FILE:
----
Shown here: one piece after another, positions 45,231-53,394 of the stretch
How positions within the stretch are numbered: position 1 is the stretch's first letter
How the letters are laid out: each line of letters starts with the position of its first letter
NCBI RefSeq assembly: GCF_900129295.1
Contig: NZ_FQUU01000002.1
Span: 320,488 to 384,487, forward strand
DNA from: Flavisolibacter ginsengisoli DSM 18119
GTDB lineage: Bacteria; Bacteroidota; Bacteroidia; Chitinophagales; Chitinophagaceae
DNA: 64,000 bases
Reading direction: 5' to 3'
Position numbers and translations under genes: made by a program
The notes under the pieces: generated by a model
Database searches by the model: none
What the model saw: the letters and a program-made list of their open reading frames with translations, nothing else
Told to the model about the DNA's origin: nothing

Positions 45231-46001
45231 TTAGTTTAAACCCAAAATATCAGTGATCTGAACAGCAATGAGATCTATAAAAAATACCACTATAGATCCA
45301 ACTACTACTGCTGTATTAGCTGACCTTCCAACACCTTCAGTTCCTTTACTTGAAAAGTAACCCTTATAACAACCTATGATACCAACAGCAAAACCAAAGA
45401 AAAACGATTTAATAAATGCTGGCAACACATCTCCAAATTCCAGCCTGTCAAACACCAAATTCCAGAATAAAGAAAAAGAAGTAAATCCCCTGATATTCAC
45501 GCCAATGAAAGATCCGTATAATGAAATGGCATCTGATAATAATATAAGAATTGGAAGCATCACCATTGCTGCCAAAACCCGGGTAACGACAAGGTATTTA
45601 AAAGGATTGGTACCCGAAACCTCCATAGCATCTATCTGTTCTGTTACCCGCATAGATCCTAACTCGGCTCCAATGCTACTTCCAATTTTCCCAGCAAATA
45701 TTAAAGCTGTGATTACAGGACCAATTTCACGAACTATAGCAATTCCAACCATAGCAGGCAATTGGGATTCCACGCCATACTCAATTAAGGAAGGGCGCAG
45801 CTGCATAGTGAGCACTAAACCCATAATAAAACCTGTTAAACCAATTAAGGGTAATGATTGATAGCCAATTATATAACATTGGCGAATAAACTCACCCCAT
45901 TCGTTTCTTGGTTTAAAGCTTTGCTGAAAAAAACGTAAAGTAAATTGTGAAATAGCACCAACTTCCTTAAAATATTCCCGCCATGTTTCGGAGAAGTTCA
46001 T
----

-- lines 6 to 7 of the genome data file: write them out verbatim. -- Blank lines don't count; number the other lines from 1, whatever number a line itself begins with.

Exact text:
Span: 320,488 to 384,487, forward strand
DNA from: Flavisolibacter ginsengisoli DSM 18119